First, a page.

You’ve talked before about the importance of having Black role models when you were younger in a sport that’s historically white. Your own platform is growing as we speak. How has your sense of yourself as a role model changed over the last few months? 

I think I just realized how special this opportunity that I have is, because obviously I know playing for Stanford soccer and getting to be in this environment is such a privilege. And I’m obviously grateful for it every day, but I think I realized the impact that it can have on other people who are younger than me. And I didn’t necessarily think about that before, that as a first generation American, I can have an impact by showing younger kids that you can do anything you set out for. And I think I realized the people that I looked up to inspired me and I can be that for younger kids as well.

What would “success” mean for you in camp?

Honestly, I think growing and learning as much as I can and going into that environment with an open mind and just being exposed to the faster pace, their style of play, and just retaining as much as I can. That is my goal going into this. And obviously, I want to perform and play my best as well.

What are your goals for the next 12 months? I mean, you’ll have camp, you’ll have more training, you’ll potentially have a spring season. What does all of that kind of look like on your radar?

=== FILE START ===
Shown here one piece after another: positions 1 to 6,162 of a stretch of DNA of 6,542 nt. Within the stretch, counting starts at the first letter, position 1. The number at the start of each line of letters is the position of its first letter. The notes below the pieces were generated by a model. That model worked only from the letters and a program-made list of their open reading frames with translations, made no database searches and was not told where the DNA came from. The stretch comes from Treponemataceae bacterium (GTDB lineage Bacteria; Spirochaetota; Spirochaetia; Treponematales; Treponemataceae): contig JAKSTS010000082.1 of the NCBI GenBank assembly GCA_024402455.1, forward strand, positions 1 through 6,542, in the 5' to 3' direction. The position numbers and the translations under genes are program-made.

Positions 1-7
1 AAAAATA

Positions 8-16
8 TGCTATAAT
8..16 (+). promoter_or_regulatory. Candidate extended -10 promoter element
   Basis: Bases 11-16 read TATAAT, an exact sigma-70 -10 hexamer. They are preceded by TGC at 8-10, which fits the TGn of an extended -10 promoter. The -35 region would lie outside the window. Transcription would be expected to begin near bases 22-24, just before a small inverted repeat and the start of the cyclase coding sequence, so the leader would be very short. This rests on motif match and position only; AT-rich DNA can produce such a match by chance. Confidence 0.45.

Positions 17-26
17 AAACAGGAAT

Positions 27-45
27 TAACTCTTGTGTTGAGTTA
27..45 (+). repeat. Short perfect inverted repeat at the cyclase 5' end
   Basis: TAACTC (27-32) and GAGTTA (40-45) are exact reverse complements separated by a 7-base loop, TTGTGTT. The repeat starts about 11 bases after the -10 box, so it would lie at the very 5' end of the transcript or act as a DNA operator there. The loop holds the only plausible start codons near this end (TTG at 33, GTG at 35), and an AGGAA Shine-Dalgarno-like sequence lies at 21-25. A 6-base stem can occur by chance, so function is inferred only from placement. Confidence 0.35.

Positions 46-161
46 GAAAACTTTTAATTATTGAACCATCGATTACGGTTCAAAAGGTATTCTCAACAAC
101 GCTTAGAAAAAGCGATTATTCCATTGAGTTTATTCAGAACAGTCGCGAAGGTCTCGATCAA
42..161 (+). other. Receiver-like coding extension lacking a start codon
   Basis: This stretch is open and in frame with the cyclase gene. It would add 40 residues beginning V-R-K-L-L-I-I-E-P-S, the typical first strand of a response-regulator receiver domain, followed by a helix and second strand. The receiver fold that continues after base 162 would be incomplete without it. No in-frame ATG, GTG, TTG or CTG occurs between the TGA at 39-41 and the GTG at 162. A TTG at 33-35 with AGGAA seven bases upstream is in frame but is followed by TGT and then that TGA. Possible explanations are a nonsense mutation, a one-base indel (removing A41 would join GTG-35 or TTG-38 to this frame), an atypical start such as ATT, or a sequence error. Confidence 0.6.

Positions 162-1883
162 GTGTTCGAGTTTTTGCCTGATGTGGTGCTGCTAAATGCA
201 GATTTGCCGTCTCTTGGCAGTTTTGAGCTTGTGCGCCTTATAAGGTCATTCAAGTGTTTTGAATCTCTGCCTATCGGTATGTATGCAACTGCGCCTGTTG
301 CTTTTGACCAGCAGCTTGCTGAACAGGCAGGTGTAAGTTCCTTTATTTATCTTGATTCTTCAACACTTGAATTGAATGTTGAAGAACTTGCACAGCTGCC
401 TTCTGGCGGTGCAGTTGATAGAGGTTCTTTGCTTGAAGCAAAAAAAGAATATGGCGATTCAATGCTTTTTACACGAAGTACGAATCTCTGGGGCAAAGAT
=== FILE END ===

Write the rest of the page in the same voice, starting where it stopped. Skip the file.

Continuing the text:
I think the coming months are really exciting, especially compared to what’s been happening. I think right now I’m continuing to build my base, making sure I’m ready for a spring season, and then hopefully in that spring season, competing for a national championship. And then I want to continue to perform in camps, whether it be at the senior level or at the U20 level if those happen. After all the work that’s been put in this year during this prolonged offseason, we should finally have a chance to perform and show out. I think it’s time for the fun part.

Sofia Huerta signs contract extension with Seattle through 2027

(Daniel Bartel-USA TODAY Sports)

Former Oregon soccer players detail instances of verbal abuse from former USWNT assistant

(Chris Pietsch/The Register-Guard via Imagn Content Services)

Members of the Oregon women’s soccer team are saying they received harsh treatment and even verbal abuse from head coach and former USWNT assistant Graeme Abel. 

During the 2023 season, the team had zero wins, and upon its conclusion a total of 12 of the team’s 29 players departed the team. Former players told The Oregonian that Abel would verbally attack them, threaten to kick them off the team and at times would even throw objects.

"When I’d make a mistake at practice, it felt like he made it a job to embarrass you to the point where you just wanted to walk off the field,” one player said. “He’d stop the practice – and I know it’s college soccer, it’s very competitive — but he’d stop practice and just keep going nonstop on this one thing."